Angelina Kariakina: Mr. President, a clarification. And in this conversation about compromise where is Crimea and Donbas?
Still to come. That's why I'm talking about approaches. I'll finish now. I think this is a very difficult story for everyone. Both Crimea and Donbas. It will be [a difficult story] for everyone. And to find a way out, we need to take this first step, which, as I said, [concerns] security guarantees, the end of the war. At the same time, we should agree that we are resolving the issue of temporarily occupied territories. We have to resolve it, but after [the end of the war]. Why? Because everything is very hot right now, as I said. Very hot. And so, this block will end, and after this block, please, let's talk. At the first meeting with the president of Russia, I am ready to raise these issues, they are relevant, for us they are important about the occupied territories. But I am sure that this decision will not be in this meeting. Because there is, how do you say? If we are completely frank, we will have to talk about constitutional changes, changes in Ukrainian legislation when it comes to security guarantees. And if we talk about it, it will in any case be decided not only by the president but will be decided (it is quite a long process) by both the parliament and the people of Ukraine. And when I say, "the people of Ukraine," in principle, in these negotiations with the Russian Federation, we will still come in all these blocks, I explained to these [negotiating] groups. I did not meet with Russian [negotiating] teams, but with our negotiating delegations there – I explained to them: "Look, when you talk about certain changes and they can be historic, we will not avoid it, we will come to referendums." The people will have to say and respond to some of the compromise formats you mentioned. But what they [responses] will be is a matter of our conversation and understanding between Ukraine and Russia.
Agnes Varhamian Jeru: [I have a question] about European leaders. You are asking for more help...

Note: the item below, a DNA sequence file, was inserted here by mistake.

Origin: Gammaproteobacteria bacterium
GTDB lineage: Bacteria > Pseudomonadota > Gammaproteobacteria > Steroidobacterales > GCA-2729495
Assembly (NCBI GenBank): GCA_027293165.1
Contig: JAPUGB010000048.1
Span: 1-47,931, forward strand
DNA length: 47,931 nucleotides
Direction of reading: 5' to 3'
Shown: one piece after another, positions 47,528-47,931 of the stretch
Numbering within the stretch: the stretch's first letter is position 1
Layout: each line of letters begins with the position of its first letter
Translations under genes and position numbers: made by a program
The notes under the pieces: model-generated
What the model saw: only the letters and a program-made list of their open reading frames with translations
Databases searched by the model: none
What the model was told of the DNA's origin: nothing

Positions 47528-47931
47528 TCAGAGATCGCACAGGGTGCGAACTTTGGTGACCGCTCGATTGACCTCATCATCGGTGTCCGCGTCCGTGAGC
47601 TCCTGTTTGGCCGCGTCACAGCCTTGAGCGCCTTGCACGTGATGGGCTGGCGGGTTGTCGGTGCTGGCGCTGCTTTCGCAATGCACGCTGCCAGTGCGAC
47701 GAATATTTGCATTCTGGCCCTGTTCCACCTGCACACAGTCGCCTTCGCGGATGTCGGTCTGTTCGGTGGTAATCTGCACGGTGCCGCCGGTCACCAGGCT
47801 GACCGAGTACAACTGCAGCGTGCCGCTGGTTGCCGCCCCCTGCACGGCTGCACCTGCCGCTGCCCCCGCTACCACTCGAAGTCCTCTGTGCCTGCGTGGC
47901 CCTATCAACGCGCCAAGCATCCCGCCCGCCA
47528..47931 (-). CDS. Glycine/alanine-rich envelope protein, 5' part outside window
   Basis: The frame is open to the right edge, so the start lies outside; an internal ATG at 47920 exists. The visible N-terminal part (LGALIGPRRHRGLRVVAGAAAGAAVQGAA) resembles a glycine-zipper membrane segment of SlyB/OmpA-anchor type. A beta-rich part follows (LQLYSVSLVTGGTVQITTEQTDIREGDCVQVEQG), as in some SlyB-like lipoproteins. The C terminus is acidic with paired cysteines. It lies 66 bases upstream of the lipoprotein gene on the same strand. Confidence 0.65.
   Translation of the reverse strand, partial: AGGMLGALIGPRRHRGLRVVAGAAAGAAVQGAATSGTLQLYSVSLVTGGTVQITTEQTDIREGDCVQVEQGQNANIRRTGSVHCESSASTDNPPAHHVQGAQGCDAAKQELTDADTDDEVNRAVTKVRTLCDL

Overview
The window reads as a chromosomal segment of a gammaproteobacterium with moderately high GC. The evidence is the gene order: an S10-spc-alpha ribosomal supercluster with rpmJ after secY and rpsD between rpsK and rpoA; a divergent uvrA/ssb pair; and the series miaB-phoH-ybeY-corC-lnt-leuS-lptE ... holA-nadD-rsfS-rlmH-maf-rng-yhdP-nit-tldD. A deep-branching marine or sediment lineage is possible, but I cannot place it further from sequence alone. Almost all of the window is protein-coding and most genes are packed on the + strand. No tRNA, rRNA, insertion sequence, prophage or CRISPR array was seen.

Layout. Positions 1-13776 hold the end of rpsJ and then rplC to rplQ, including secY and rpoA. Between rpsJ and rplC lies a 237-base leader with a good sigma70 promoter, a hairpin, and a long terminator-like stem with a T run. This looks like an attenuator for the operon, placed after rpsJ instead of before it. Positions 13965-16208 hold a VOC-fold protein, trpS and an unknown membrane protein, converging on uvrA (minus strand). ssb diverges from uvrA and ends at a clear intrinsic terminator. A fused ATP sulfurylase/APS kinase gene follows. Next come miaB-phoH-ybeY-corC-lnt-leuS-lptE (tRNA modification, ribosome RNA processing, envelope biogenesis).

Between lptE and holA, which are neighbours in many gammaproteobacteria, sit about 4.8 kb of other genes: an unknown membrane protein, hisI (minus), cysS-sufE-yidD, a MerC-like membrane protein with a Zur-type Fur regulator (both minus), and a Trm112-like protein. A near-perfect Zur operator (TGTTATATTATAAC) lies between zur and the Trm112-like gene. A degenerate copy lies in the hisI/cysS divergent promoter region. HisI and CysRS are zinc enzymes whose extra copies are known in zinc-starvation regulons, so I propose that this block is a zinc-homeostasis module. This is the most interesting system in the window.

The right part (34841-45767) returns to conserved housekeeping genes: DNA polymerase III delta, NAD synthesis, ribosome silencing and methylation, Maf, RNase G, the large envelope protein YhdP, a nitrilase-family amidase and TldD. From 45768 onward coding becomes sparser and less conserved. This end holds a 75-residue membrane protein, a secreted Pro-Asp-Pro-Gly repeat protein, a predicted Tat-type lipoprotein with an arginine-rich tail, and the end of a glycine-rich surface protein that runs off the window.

Yes. Every day I have contacts. Every day. I don't if they are tired of me. You can ask them directly. But I love only one thing that I not only have special connection, government connection. I have WhatsApp, and some other [communication tools]. We are speaking with some leaders each day.
Agnes Varhamian Jeru: How many world leaders do you speak to every day?
Every day? About eight to ten.
Agnes Varhamian Jeru: Who is your preferred world leader?
Preferred? I don't know. I can tell you with whom I have too many connections… not too many (laughs), to be understood correctly. I have a lot of connections with Andrzej Duda, I have many connections with Macron, I have many connections with Boris Johnson, with the Baltic countries.
Agnes Varhamian Jeru: Are they your favorites?
Who is my favorite? My wife. (Laughs) Sorry.
Angelina Kariakina: What would you say to Ukrainians when they see Russian troops through their windows, in their villages, towns? Also, in your interview with CNN, you mentioned that if negotiations with Putin fail, then there's risk of World War III. What did you mean by that?
What I meant is that he [Putin] has no plan to finish this war, that Ukraine is only a step to the result he's talking about, to go on Europe. First of all, to take the Baltic states, countries that were part of the USSR, and then other countries that had the Soviet army and influence. I have been saying to our partners, including Mr. Scholz, that they might end up with Russian troops at their borders.
But then we can certainly understand that it's World War III. If our negotiations fail – then we can confidently say that it's not by accident he's asking for demands that will be rejected by Ukraine. He's setting such demands to which we [Ukraine] cannot agree and then to say, "they just didn't want peace." And then to go full force towards the borders of European or NATO countries. It would be World War III.
Agnes Varhamian Jeru: If you were to meet with Mr. Putin in Kyiv ten minutes from now, what would you tell him?
I would try to cover everything perplexing and say everything that the Ukrainian people think, in detail. If I had the opportunity, we would cover all topics. Would we resolve them all? No, but partially, the most important – to stop the war. And let them understand, that by destroying us – he will only destroy himself. I don't want our place in history to be that of a nation that doesn't exist. As president, I don't want such a destiny for our country and people.
Michal Kubal: This is the biggest refugee crisis in Europe since World War II. Ten million people have left their homes, 3.5 million gone abroad. What would be your message to those people who are abroad, and to countries that let them in?
Everybody needs to become Ukrainian, at least temporarily, to feel "in their own skin", that it's a war, that you can lose everything, your life and everything that matters to you. To feel that pain instead of just concerned. Just when you feel [it] – to do everything in your power to stop this. Because people, no matter who they are and what they do, still think about themselves first, about their life. So, what they can do for their own life is to be Ukrainians.
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Editor: Marcus Turovski